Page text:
The Aesthetics of the Performing Arts in the Contemporary Landscape

A special issue of Philosophies (ISSN 2409-9287).

Deadline for manuscript submissions: 10 November 2024 | Viewed by 1222

Special Issue Editors

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Guest Editor
Department of Philosophy and Education Sciences, University of Turin, 10124 Torino, Italy
Interests: aesthetics; philosophy of art; philosophy of music and the performing arts; theory of image; creativity and improvisation; habits and aesthetic experience; German idealism; normativity; philosophy of action; hermeneutics & contemporary philosophy; theory of subjectivity

Co-Guest Editor
Department of Philosophy, Communication and Performing Arts, Roma Tre University, 00146 Rome, Italy
Interests: aesthetics; philosophy of art; philosophy of music; philosophy of art conservation and restoration; everyday aesthetics

Special Issue Information

Dear Colleagues,

The history of the performing arts weaves together theater, dance, music, performance art, and other expressive practices, including circuses and stand-up comedy. Despite their profound impact on human culture, philosophical explorations of the performing arts have often been overshadowed by those of the visual arts, leaving their intricacies and depths unexplored.

In our evolving contemporary world, where art continually adapts to epochal transformations, it is crucial to reinvigorate the philosophical and aesthetic discourses surrounding performance, performativity, and the performing arts. These art forms possess specific ontological properties, different from visual arts, warranting further investigations into their aesthetic consequences.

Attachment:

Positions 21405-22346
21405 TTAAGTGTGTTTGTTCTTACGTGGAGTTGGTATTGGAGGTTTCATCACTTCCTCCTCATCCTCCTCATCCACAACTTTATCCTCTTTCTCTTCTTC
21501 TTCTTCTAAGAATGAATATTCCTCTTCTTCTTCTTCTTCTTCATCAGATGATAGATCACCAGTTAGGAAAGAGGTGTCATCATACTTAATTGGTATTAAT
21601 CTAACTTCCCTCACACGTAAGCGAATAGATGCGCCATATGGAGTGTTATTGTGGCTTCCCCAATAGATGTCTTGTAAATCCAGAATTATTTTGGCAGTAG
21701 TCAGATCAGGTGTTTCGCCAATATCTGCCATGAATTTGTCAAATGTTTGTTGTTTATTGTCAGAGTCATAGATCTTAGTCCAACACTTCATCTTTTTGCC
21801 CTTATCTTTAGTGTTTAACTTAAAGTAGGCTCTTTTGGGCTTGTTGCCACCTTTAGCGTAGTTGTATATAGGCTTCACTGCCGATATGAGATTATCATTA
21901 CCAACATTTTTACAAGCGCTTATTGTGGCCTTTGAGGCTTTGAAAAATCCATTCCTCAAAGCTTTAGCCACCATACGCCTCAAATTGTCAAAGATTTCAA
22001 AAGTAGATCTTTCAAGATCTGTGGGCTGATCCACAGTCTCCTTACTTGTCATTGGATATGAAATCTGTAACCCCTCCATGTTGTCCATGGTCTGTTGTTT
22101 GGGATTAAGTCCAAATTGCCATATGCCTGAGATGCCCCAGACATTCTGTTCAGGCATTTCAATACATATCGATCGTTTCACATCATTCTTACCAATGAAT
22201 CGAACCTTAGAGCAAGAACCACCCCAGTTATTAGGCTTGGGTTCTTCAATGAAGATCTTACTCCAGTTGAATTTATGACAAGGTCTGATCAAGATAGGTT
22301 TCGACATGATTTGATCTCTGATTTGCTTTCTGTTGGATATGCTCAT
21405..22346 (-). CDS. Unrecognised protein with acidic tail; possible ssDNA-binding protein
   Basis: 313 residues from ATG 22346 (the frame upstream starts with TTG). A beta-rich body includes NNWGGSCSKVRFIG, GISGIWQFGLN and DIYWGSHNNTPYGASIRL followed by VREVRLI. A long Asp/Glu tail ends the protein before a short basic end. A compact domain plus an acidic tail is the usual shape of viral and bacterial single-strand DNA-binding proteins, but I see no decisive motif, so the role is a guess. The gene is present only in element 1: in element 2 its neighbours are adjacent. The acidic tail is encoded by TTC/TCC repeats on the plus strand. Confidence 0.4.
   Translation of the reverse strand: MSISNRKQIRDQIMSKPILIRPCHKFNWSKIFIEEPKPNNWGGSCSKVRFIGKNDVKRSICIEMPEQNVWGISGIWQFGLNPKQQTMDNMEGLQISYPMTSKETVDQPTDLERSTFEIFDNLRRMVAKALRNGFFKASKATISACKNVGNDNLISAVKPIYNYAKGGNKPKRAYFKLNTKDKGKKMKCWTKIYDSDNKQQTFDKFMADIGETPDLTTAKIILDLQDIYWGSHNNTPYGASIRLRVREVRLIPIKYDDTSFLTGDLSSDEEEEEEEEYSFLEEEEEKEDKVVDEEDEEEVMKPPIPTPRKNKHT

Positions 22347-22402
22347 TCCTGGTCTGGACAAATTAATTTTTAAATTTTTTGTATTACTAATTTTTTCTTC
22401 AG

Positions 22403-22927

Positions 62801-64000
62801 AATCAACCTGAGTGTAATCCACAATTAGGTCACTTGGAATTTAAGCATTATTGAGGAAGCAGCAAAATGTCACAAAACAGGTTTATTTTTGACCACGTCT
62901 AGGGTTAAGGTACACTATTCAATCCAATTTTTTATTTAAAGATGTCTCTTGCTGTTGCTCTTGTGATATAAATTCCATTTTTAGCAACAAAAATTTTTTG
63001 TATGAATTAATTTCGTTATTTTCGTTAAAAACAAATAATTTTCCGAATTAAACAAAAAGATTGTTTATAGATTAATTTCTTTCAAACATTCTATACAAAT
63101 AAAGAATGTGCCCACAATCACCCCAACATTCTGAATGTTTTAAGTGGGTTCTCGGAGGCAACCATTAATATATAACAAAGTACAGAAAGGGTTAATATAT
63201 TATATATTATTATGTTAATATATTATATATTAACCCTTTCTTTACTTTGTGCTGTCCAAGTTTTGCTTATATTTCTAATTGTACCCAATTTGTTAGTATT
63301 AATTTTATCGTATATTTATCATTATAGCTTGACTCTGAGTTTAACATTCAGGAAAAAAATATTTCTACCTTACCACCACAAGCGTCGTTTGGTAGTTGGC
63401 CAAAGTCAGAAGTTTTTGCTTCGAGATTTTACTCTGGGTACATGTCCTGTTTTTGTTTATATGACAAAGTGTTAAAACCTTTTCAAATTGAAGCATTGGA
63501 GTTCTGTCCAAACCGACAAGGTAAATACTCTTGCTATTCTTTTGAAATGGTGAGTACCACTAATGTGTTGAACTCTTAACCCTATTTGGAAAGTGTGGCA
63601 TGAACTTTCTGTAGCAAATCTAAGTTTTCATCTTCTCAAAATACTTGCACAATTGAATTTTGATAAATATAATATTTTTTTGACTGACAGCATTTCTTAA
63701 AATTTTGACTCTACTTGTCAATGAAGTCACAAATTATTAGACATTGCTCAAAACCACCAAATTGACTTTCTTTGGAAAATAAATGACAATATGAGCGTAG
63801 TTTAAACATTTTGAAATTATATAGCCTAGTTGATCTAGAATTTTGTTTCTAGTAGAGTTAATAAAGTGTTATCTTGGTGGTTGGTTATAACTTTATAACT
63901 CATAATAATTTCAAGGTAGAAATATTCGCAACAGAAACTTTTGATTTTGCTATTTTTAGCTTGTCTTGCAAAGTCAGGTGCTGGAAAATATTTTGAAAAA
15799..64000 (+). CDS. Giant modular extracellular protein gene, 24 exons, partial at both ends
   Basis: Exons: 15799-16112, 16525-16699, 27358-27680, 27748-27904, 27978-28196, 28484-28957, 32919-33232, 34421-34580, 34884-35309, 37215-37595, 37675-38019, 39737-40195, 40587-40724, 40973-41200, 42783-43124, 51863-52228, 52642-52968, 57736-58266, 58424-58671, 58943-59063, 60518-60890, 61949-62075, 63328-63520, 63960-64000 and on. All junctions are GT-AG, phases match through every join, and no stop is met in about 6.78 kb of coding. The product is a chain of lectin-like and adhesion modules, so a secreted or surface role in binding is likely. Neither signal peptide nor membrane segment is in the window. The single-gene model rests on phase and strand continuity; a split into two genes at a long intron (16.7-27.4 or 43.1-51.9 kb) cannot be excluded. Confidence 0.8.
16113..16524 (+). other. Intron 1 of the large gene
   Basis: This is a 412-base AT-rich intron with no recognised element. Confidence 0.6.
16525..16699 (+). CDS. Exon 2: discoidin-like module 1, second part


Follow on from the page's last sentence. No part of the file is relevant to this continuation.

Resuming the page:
In this Special Issue of Philosophies, we invite contributions exploring the philosophy and aesthetics of the performing arts from diverse traditions and methodologies. Topics of interest include:

  1. Ontology: Ontological inquiries into the realm of the performing arts have often been parasitic on the ontology of the visual arts, limited to discussions that, though often insightful and sophisticated, focus on distinctions such as type/token or autographic/allographic arts. However, the performing arts possess specific ontological properties. For instance, certain aspects of the artistic production process—a composition or an interpretational rendition—are presented to the audience, either live or through a recording. Moreover, whether one believes in the possibility of repeating a performative work or not, the ontological consistency and "portability" of the performing arts differ from those of the other arts. These, among other aspects, have aesthetic consequences worthy of further investigation;
  1. Performative beauty: In the realm of the performative arts, beauty takes on a dynamic form. Performers not only aim to create aesthetically pleasing visuals, gestures, or sounds, but also engage in a deliberate act of conveying emotions, stories, and ideas through their artistry. This act of expression becomes an embodiment of “performative beauty,” where the performers actively shape and influence the audience's perceptions and emotional responses. "Performative beauty," in the context of the aesthetics of the performative arts, encompasses the active and transformative nature of beauty in artistic expression and, arguably, also highlights the collaborative nature of the arts;
  1. Time and space: The temporal and spatial dimensions of music, theater, dance, and related practices deserve exploration. Inquiries may delve into how time influences artistic expressions and audience perceptions, and into the interplays between time, memory, technology-mediated performances, and artistic experiences. Further, the spatial elements and concepts contributing to artistic expressions and aesthetic experiences in relation to theater, choreography, music, and performance art, as well as the connections between spatial and temporal aspects of the performing arts and their aesthetic impact, deserve philosophical reflection;